Clean Energy to Meet Climate Targets


    Syllabus: GS3/ Conservation/Environmental Pollution & Degradation

    In Context

    • As part of its international climate commitments, India has said that it would source roughly half its energy needs from non-fossil fuel sources by 2030. 
    Renewable vs Non-Renewable Resources of  Energy

    – Renewable energy is energy derived from natural sources that are replenished at a higher rate than they are consumed. Sunlight and wind, for example, are such sources that are constantly being replenished.
    Fossil fuels – coal, oil and gas – on the other hand, are non-renewable resources that take hundreds of millions of years to form. Fossil fuels, when burned to produce energy, cause harmful greenhouse gas emissions, such as carbon dioxide.

    Renewable Energy to Combat Climate Crisis

    – Generating renewable energy creates far lower emissions than burning fossil fuels. 
    – Transitioning from fossil fuels, which currently account for the lion’s share of emissions, to renewable energy is key to addressing the climate crisis.
    – Renewables are now cheaper in most countries, and generate three times more jobs than fossil fuels.

    India’s Emissions & Renewable Energy Targets

    • India’s renewable energy targets: The PM has set the targets and reiterated that the Indian government is committed to increasing the share of renewable energy in India’s total energy share.
      • Initially, the target for renewable energy was set at 175 GW, but now it has been further revised to 450 GW by 2030.
      • As part of its international climate commitments, India has said that it would source roughly half its energy needs from non-fossil fuel sources by 2030.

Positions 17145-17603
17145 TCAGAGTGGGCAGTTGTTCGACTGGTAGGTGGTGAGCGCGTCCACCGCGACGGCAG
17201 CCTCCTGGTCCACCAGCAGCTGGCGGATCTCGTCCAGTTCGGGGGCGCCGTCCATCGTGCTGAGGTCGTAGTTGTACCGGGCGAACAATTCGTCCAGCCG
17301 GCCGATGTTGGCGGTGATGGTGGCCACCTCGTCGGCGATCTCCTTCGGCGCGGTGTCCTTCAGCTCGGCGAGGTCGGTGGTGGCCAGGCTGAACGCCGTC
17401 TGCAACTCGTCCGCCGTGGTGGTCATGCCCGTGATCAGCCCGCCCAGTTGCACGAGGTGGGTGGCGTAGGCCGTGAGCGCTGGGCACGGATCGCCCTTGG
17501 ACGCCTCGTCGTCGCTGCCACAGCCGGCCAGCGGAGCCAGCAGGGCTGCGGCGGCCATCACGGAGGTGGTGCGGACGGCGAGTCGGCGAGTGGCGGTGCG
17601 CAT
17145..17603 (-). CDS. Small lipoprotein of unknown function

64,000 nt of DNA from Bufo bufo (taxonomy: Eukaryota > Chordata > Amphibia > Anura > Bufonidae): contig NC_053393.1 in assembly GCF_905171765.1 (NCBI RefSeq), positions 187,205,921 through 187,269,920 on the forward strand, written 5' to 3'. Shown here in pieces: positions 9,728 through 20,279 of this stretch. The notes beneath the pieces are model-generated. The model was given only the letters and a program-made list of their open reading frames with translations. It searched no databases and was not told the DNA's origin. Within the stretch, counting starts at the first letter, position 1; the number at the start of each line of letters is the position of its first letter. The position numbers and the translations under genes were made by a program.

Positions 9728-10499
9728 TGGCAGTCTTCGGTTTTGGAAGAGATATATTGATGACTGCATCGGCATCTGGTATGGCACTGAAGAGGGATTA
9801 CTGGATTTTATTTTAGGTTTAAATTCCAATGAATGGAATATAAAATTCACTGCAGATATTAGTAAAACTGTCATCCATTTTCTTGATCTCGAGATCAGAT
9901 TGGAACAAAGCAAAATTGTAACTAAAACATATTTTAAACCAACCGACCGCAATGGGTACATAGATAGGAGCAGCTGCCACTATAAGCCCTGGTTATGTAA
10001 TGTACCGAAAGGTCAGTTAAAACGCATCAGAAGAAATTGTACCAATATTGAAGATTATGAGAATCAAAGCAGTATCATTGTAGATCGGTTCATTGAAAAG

• Increasing consumption of non-renewable resources: Hot and dry weather has caused the 7%-9% of households with air-conditioning to crank it up.
      • Farmers have switched on groundwater irrigation pumps, pushing demand from the grid to a record 240 gigawatts on 1 September. 
      • With a rainfall shortage causing hydroelectric dams to run short and renewable installations [unable to fill shortfalls], that’s pushed coal consumption to record levels.
        • Output rose 13% from a year earlier in August.
      • The rapid growth in fossil energy consumption has also meant India’s annual CO2 emissions have risen to become the third highest in the world
    • India’a emissions: India’s CO2 emissions per person put it near the bottom of the world’s emitters, and they are lower still if you consider historical emissions per person.
      • Responsible for just 3% of historic greenhouse pollution, even in its current coal-burning state, it accounts for less than a third of the EU’s emissions on a per-capita basis, and about one-eighth of those in the US.


    • Potential of rise in emissions: India’s sheer size and its huge scope for growth means that its energy demand is set to grow by more than that of any other country in the coming decades. 
    • Incomplete targets: The government had announced an ambitious plan to lift installations of wind, solar and small-scale renewables to 175 gigawatts by 2022. 
      • Ultimately, only about 60% of the promised capacity was added.